Authorities in France say they have arrested two suspected terrorists allegedly planning a mass stabbing attack to kill “disbelievers” during the Christmas holidays in Paris, according to French media reports.

Police vehicles block the street in front of the Bataclan concert hall the morning after a series of deadly attacks in Paris, November 14, 2015. | Reuters/Charles Platiau

One of the two men arrested from separate homes in the greater Paris area pledged allegiance to the Islamic State and told police he was plotting to kill non-Muslims and hoping to be shot dead to become a “martyr,” The French newspaper Le Figaro reports.

Both suspects are 23 years old and were planning knife attacks targeting areas heavily trafficked during the Christmas season, including shopping centers, universities and streets, according to Agence France-Presse. 

The two were monitored by the General Directorate of Internal Security and were arrested on Dec. 3. French Interior Minister Gérald Darmanin confirmed the arrests on social media. 

The second suspect didn’t admit he was planning any terror attack, but police found Islamic State propaganda at his home.

“At least one of the two had a plan to act by the end of the year,” a source with knowledge of the case told AFP.

“We have detected [online] exchanges between them and … that led us to believe that their plan was serious and imminent.”

It’s the fourth terror plot French police have foiled this year.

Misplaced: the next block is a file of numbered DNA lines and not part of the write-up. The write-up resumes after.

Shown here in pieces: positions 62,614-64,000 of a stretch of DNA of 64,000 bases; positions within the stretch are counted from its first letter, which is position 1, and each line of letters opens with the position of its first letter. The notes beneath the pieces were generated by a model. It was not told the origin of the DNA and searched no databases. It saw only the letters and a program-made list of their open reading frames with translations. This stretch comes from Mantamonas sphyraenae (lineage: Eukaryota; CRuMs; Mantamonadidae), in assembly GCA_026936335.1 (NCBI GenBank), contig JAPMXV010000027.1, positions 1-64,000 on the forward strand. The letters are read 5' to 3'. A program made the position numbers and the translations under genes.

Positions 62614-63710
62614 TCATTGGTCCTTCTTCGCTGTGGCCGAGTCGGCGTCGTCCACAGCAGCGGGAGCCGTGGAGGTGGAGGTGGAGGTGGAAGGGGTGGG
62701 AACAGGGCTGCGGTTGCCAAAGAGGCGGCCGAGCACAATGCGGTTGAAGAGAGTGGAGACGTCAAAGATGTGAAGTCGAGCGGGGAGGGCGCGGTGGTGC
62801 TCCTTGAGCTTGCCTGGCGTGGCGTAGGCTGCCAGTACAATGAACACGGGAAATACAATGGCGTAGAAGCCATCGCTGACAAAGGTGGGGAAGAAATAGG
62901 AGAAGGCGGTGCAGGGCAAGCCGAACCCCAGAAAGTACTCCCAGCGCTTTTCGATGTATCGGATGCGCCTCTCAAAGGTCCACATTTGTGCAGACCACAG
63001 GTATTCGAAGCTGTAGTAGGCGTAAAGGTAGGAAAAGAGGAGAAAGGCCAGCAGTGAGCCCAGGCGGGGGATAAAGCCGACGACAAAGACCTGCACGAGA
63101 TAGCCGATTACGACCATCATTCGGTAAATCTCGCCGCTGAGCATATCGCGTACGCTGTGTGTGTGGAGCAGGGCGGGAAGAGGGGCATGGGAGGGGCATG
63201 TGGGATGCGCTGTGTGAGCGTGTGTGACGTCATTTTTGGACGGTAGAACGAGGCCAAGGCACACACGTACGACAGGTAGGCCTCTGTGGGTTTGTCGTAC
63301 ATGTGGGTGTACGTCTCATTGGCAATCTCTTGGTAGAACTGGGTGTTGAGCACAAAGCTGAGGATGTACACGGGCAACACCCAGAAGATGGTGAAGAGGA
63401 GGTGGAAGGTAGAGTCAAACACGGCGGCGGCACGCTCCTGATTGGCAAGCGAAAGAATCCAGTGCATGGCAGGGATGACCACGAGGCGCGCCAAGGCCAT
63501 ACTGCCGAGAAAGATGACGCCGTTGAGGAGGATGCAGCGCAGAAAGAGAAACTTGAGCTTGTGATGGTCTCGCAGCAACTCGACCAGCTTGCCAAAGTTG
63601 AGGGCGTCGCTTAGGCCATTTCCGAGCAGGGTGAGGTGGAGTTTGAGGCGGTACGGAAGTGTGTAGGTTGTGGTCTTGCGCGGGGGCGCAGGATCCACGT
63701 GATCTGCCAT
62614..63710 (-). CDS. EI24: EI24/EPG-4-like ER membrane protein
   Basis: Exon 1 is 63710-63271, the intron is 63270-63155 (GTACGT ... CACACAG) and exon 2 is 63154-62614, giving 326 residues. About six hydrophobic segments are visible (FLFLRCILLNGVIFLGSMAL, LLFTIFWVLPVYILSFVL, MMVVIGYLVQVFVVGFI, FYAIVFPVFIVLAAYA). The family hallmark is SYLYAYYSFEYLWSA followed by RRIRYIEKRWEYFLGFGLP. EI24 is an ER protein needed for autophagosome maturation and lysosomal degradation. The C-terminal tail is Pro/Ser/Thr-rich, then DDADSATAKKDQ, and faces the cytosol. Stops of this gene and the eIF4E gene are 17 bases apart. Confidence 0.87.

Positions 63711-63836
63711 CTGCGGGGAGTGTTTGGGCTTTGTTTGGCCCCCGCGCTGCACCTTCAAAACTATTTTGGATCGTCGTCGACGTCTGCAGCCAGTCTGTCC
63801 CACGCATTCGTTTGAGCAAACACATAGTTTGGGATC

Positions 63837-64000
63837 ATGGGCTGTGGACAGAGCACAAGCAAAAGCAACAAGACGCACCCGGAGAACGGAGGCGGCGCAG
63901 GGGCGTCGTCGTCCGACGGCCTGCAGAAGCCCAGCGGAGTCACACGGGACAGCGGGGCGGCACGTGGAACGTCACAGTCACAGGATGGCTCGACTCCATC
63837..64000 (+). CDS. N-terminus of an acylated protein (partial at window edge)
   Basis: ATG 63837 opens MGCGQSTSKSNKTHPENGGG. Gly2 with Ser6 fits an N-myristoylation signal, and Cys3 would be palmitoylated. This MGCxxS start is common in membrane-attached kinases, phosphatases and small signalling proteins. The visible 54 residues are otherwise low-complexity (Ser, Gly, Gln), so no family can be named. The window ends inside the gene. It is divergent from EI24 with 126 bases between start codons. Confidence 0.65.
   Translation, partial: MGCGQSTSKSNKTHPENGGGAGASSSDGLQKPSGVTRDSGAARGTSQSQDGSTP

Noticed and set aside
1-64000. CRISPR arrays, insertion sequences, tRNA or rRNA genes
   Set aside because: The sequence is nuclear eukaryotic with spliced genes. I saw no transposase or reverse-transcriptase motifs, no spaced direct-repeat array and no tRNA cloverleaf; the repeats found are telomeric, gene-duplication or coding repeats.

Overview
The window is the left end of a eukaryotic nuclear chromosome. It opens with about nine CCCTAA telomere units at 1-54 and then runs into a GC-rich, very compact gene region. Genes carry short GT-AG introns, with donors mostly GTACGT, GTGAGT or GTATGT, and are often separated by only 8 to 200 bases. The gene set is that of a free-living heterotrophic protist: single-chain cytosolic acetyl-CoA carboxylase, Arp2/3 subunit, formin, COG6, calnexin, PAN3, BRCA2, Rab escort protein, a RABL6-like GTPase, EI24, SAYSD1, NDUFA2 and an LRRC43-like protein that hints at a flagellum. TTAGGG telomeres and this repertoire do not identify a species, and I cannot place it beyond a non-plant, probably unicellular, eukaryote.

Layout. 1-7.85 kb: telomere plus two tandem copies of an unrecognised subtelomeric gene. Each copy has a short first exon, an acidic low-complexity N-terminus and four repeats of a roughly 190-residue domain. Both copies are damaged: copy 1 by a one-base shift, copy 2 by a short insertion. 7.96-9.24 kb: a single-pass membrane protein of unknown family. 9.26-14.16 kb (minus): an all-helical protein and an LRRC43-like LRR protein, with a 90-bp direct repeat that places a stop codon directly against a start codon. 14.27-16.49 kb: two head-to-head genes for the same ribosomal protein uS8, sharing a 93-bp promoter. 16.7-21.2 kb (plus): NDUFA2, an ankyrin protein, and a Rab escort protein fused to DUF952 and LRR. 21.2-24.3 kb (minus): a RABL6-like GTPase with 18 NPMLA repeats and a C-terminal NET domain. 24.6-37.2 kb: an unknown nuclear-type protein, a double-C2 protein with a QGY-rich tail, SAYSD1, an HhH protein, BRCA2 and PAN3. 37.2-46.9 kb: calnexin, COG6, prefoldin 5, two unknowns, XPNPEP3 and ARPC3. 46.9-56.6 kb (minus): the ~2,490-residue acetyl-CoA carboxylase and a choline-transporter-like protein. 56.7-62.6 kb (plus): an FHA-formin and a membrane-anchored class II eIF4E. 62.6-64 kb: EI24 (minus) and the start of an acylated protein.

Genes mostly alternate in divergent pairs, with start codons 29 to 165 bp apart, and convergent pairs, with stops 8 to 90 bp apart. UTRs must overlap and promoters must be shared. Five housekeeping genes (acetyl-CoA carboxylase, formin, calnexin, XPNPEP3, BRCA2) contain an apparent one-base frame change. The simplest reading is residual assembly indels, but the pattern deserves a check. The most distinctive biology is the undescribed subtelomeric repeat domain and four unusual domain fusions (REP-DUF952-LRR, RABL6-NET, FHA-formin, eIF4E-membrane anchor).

Over the last several years, France has seen an uptick in terror attacks targeting soft target zones and civilians carried out by Islamic extremists. 

In December 2018, five people were killed and 11 injured during an attack on a Christmas market in Strasbourg. 

In October 2020, 21-year-old Brahim Aioussaoi from Tunisia attacked a mass in Nice’s Notre Dame Basilica, killing three Christians. He nearly beheaded one of his victims and cut the throat of another.UnmuteAdvanced SettingsFullscreenPauseUp Next

The victims were two women and the church sacristan. The suspect injured several others.

Pictures from inside the basilica showed chairs scattered, broken and overturned in the attack.

Police shot the suspect, then gave him medical aid. Even under anesthetic, he continued saying, “Allahu Akbar,” Nice Mayor Christian Estrosi told Radio France Internationale at the time. The mayor called the attack “Islamo-fascist.”

The attack happened on the birthday of Islam’s Prophet Muhammad. It came over a week after a French teacher was beheaded after showing a caricature of Muhammad from the satirical newspaper Charlie Hebdo as part of a lesson on free speech.

In July 2016, France experienced a horrific terrorist attack that claimed the lives of 84 people and left hundreds injured when a Tunisian-born Frenchman Mohamed Bouhlel drove a cargo truck into a crowded area of Nice.

In November 2015, a wave of attacks by gunmen and bombers killed 127 people across Paris.

While four gunmen killed at least 87 young people at a rock concert at the Bataclan concert hall, 40 more people were killed in five other attacks in the Paris region, including a suicide bombing outside the Stade de France national stadium.

In July 2020, the Observatory on Intolerance and Discrimination Against Christians in Europe reported a 285% increase in the number of “anti-Christian incidents” in France over the last decade. 

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